What's That Smell?

- National Pest Management Association
Tuesday, October 8, 2013

I have procrastinated on writing this blog post for a while. So this morning, I did what all good procrastinators do – visited Facebook. I justified my dalliance by telling myself I might find inspiration for a subject to cover there; I didn’t really believe it but I felt better about my transgression. Well, how fitting was it that the first two posts I saw from friends in different parts of the country were about stink bugs? I saw numerous complaints about these fall invaders and lots of misinformation about them, so, thanks to karma, today’s topic is stink bugs!

I read one post that suggested stink bugs were transported from another country to eliminate ladybugs. Incorrect. Stink bugs did come from Asia, but they were not purposely brought here. They made landfall in America in 1998 and were first found in eastern Pennsylvania. They have now been reported in 40 states. For those of you fortunate to live in one of the ten states that haven’t laid eyes on these ugly things, they look like a blend of a dinosaur and a bug. They are brown, gray or dark green and have a distinct shield-like shape.

Unfortunately, they have wreaked havoc on numerous crops; so much so that the U.S. Department of Agriculture (USDA) is researching what natural predators they have in Asia that we can unleash here, so that those higher-ordered bugs can eat the stink bugs and save our peaches and apples and such. The cycle of life, I guess. (Don’t worry, though, the USDA won’t send a new insect species out into the wild without making sure it’s safe to do so!) While the stink bugs cause devastation to our crops, they don’t really cause problems around residential settings – unless of course you count utter fright and disgust. However, these smelly bugs are currently inviting themselves indoors as they are looking for vacation spots to overwinter. If they have selected your home as their Club Med for the cool months, don’t despair. These slow moving creatures can be easily removed with a tissue or vacuum. But, be careful not to squash them because if you do, you will learn how these insects earned their names. Their smell has been aptly described as a blend between rotten eggs and smelly feet.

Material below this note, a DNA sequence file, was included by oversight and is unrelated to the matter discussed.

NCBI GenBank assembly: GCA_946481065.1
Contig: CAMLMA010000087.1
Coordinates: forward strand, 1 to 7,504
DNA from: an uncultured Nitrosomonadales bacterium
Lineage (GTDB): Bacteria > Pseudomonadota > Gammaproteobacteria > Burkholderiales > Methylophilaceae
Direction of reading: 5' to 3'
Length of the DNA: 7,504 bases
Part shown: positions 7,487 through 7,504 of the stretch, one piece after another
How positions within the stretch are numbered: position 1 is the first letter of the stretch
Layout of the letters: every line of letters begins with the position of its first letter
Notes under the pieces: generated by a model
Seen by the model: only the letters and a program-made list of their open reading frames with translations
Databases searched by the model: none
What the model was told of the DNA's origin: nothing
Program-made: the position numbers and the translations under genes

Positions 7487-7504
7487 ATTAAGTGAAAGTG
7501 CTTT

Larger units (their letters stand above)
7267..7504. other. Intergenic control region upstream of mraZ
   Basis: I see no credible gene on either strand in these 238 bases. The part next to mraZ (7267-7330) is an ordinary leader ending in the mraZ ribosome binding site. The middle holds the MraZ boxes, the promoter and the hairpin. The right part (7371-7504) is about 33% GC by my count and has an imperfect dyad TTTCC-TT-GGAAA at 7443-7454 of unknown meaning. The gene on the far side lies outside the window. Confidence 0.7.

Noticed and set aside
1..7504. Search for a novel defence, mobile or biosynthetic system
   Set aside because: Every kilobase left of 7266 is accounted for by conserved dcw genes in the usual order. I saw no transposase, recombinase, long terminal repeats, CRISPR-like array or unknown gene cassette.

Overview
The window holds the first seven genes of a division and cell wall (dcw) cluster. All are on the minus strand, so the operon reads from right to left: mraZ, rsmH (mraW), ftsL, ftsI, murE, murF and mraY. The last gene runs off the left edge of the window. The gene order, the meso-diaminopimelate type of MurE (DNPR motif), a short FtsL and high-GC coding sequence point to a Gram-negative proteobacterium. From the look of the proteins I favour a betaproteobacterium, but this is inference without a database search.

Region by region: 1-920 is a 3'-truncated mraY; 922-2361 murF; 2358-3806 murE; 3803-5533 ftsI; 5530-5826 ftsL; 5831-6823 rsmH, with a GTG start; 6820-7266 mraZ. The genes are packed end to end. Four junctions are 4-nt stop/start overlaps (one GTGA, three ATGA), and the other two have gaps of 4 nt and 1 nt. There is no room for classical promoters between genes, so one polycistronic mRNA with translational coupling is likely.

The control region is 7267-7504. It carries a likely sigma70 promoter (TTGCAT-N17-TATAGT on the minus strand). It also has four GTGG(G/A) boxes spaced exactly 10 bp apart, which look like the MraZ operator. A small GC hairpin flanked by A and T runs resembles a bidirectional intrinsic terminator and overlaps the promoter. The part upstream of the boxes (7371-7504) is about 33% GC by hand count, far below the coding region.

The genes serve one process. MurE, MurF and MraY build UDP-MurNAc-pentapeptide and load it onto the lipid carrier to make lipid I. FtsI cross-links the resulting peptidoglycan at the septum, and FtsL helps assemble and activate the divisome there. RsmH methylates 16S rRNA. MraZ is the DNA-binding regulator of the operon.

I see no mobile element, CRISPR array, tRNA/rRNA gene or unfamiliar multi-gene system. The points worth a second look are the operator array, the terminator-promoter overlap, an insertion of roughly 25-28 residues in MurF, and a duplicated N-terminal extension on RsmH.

Some people report having hundreds and even thousands around their home. If you are inundated, a pest professional can assist. While I am thankful to China and Japan for many of our imports, these beady-eyed, pre-historic looking creatures are something I could do without!


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